I want to reflect a bit on feelings and thoughts arising in me around a response to pandemic in general. Whether or not a flare-up of a community acquired virus is in your specific region like the state of emergency in my region, we all cannot escape information about coronavirus/COVID-19 everywhere over the past few months. Listening to front-line healthcare workers talk about preparing isolation rooms and protective equipment, powerful emotions arise in me. Not only have I experienced the scariness of pneumonia five times, but I have spent time in negative-pressure rooms, not allowed to leave for weeks on end, needing to ask for even a glass of water to be brought in to me while caring for my daughter during an illness.
My ability to knit inside that isolation room actually saw me through, gave me something to do, to feel a sense of focus and purpose and control over one little stitch at a time when everything was so shaky. (Reflecting now, I'm not sure why I was allowed to bring in my knitting in the first place, but I never left the room, and in our situation I was). And thus, my own trauma history arises.
Emotions over my past quickly move outwards, bringing to mind all the millions of lives impacted around the globe now. I cannot help but think of a massive shift taking place where we are all forced to consider what our personal habits' effects are on other people, and many levels of coordination are happening among different groups of community leaders that I've never seen happen in other ways. If I wash my hands and cover my cough, am I preventing another person from suffering? Many folks are understandably feeling fear of unknown, of uncertainty of how big this will get, how long it will last, how it will change our day to day in longer term. And just like any illness, a virus does not select us based on our political or spiritual belief.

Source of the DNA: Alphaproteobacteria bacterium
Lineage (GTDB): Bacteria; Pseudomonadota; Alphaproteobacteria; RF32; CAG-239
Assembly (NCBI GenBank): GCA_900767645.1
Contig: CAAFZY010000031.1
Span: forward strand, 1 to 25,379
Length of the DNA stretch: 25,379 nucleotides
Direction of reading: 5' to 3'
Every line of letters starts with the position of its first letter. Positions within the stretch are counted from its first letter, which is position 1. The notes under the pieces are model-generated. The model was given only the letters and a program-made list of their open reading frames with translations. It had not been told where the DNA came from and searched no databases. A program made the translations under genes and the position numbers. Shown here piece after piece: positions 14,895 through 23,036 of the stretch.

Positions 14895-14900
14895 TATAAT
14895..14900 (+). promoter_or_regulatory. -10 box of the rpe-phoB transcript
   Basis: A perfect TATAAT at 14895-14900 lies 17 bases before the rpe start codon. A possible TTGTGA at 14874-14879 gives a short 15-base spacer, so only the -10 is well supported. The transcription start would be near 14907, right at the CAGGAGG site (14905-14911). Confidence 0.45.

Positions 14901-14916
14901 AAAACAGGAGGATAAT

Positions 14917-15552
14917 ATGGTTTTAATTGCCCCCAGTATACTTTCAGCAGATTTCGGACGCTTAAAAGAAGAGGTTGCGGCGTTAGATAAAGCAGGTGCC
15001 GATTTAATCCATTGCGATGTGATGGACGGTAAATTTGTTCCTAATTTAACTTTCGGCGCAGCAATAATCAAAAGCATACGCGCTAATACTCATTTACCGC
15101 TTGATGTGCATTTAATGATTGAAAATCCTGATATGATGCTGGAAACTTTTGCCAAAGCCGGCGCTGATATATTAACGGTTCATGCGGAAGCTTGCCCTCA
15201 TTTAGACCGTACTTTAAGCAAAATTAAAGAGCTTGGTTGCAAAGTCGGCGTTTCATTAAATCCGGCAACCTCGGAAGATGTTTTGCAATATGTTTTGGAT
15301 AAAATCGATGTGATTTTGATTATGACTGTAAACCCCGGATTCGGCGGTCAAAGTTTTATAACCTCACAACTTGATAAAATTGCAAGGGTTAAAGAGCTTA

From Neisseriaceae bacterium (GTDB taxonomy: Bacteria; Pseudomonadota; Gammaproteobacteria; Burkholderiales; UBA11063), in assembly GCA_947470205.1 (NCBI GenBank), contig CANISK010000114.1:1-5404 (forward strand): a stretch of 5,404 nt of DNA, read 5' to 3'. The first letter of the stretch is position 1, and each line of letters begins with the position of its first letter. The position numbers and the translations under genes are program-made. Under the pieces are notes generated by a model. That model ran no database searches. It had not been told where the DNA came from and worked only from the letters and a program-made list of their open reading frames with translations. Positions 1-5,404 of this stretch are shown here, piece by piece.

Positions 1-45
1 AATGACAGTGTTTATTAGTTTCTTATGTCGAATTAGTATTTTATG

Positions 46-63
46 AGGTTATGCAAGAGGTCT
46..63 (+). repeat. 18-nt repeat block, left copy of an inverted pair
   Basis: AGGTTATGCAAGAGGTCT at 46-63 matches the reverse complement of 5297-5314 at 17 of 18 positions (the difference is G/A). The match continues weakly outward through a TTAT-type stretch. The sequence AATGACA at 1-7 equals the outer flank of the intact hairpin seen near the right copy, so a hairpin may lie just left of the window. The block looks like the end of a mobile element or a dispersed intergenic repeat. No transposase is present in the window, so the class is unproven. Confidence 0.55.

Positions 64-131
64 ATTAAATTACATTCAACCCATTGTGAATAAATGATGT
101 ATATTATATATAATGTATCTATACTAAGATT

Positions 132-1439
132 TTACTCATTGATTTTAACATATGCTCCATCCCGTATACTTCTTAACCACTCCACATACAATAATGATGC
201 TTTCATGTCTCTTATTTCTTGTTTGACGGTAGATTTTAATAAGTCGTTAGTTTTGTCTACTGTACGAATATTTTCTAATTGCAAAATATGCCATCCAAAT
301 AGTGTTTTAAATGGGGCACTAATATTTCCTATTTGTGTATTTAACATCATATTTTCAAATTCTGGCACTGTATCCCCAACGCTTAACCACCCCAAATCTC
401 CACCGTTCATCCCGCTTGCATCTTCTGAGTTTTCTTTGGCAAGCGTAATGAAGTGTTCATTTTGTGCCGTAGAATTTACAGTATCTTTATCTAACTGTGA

Personally, I am feeling protected and profoundly grateful, when I consider I have been able to earn a living working from home for over a decade. I am also low income, so I don't have much to lose during economic shifts. But I do live in proximity to other people. And this got me thinking how we are in this moment being forced to consider other people and our interconnectedness all around the globe. In addition, one side effect of entire cities limiting human activity as usual is massively lowered dangerous climate emissions. And that brings to mind whether there may be ways we can pause some of our activities all the time without collapsing economies, needing to live as shut-ins, and still have lighter impact on the Earth.
Profound lessons can be learned from these times, acknowledging our common humanity, our vulnerability, and tremendous power we all have to shift our thoughts and behaviors and be there for one another in need, humankind's greatest basic instinct in times of crisis.
Staying close to the wealth of nature and making with my hands bring me greatest joy and comfort. You can find me on Instagram as @waterwomanknits, and on Ravelry as Waterwoman-Knits.